Thankfully, it was consigned only to bookshelves and not foisted on an unsuspecting movie audience. If you've never heard of it, be glad. And you're not alone, as it seems to have come and gone under the radar for most geeks. Which is a shame; it could have warned us that trouble was ahead -- like Lenin's letter warning against Stalin, or the iceberg warnings sent to the Titanic.
Ah, Willow. I didn't see it on its initial release, but rediscovered it as a pre-teen. I was enchanted by it in those days, when I was all about dragons, crystals, swords and the Renaissance Faire. (I've matured in my medieval tastes, though I still admire a well-made sword from time to time. I still have one hanging on my wall, actually.) Though I had read The Hobbit, I had not yet tackled Lord of the Rings, and so Willow struck me as relatively original. Now, of course, I realize it's a blatant rip-off of Tolkien ... but oh, the folly of youth. Plus, Val Kilmer was really handsome in the flick.
I literally stumbled upon the sequel. I saw it advertised in a newsletter, put out by Barnes and Noble or the local Tattered Cover, I don't remember which. It was sold as a really big deal – a book actually written by George Lucas himself! And co-authored by Chris Claremont! A trilogy continuing where Willow left off! "When I wrote the story for Willow, I began with the pre-story," Lucas said, "but the full story was yet to be told." (Actual quote. It should sound familiar to Star Wars fans.) The first installment was called Shadow Moon.
I was thrilled. And I bought the hardcover as soon as it showed up on the shelves: $25.00 – a big investment for a pre-teen nerd. But the cover was stunning, a promise of awesome adventure, and I didn't begrudge it at all. I eagerly opened it, and sped through the first chapter -- itt was just what I wanted! MadMartigan and Sorsha married and sword-fighting on Tir Asleen's parapets. The brownies guarding a well-loved Elora Danan. Willow studying to become a great and powerful sorcerer. That chapter ended a bit suspiciously, with some reference to disaster at Tir Asleen, and Willow awakening in his bed at home wondering how he had made the journey there and back so quickly.
And then all narrative hell broke loose. In the span of a page, Tir Asleen had been obliterated from the earth, all inhabitants dead, save Elora Danan, who had been magically swept to safety at some new castle. Willow now wandered the earth, a strange and dark magician named Thorn Drumheller, accompanied by the brownies. From there, the book was a twisted fever-dream of demons, soul-binding, magical freezing spells, dragon eggs, a Willow impostor, and a fat and bitter Elora Danan. It made absolutely no sense. Reading it genuinely felt like I was ill with a high fever, hopped-up on loads of NyQuil, with something that felt like a 12-year-old Dungeons and Dragon fan had written it.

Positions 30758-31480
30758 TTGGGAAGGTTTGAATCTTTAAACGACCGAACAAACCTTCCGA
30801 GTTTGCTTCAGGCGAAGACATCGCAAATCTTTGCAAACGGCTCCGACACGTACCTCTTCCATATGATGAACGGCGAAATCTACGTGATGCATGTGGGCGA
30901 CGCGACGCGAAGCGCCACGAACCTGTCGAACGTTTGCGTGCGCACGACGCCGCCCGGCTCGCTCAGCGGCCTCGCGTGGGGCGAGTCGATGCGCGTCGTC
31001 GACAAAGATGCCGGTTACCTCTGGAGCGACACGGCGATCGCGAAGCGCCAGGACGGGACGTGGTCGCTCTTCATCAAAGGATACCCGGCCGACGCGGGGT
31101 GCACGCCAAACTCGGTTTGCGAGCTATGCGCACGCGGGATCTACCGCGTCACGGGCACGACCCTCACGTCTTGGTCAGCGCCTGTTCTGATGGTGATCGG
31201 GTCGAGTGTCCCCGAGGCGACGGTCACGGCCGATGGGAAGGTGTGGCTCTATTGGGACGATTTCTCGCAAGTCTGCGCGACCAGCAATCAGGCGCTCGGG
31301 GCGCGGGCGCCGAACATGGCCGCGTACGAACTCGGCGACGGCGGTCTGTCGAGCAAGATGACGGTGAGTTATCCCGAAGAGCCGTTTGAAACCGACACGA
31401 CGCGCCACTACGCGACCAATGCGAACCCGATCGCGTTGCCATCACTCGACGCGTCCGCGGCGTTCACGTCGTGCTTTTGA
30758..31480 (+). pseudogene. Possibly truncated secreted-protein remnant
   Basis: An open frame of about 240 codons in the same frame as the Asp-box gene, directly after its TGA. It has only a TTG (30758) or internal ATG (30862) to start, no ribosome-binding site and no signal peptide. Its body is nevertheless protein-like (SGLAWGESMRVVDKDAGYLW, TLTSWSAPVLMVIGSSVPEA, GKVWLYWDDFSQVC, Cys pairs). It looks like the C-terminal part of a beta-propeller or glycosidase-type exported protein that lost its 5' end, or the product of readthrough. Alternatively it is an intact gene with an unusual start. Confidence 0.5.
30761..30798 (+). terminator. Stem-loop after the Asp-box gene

In retrospect, of course, the warning signs were all there. Wretched, incoherent storytelling, familiar characters transformed into hollow puppets of themselves. Bad dialogue. One snippet that burned itself into my memory was Willow saying how tasty his sandwich was. This in itself is innocent – but it occurred seconds after Willow encountered Elora Danan for the first time in thirteen years. A pretty dramatic moment, but not so life-altering that he couldn't enjoy a sandwich seconds after fleeing for his life. (I cannot believe how much of this travesty I actually remember; it's quite sad.)
I always assumed the series hadn't continued – but it seems it did, with Shadow Dawn and Shadow Star. Out of curiosity, I read a summary of them to see if it got any better. Perhaps in book two, events reversed and went back to the lighthearted fun of that MadMartigan chapter. No such luck, it sounds like they only got weirder, with Elora, the demon, and Willow becoming "The Three" and binding themselves to dragon eggs. The kind of storyline that gives fantasy a bad name.
At the time, I was mystified. How could George Lucas have co-written something so awful? How had this been the story he was waiting to tell? Was it Chris Claremont's fault? (In retrospect, I now wonder if Claremont wrote the first chapter and eagerly brought it to Lucas, only to be presented with the nightmarish remainder, and they just tacked it together.) At the time, I assumed that he had killed everyone off because he hoped to film it someday, and knew he would need a new cast. But the book's disappearance off the pop culture radar pretty much confirmed that wouldn't happen. I had forgotten all about it by the time The Phantom Menace rolled around. Even in a world where every Lucas fan read the thing, I doubt anyone would have harbored doubts that he would pull a similar stunt with the Star Wars saga. He had written that, ages ago, in the very same notebook he wrote A New Hope. No worries there!
Well, we all know how that turned out. And I can't help but see echoes of it in Indy's 20-year absence, and the script Lucas finally approved with the stamp of his name. I can't even begin to theorize what has happened to his writing ability, why no one ever seems to edit his work, or what world he lives in that he looked at his manuscript of Shadow Moon and declared: "Now that's the story I wanted to tell!"
I'm not trying to engage in Lucas bashing here – it's old and tired, ultimately without point. But I thought it was time a spotlight was cast on this intriguing little item from his past; a story that pre-dated the Star Wars prequels, a warning sign that the magician had lost his touch. And in all the Crystal Skull discussions I've had lately, someone pipes up, "I wonder what movie he will bring back next?" I always think of the Willow sequels sitting there, collecting dust on a Skywalker Ranch shelf. And I wonder ...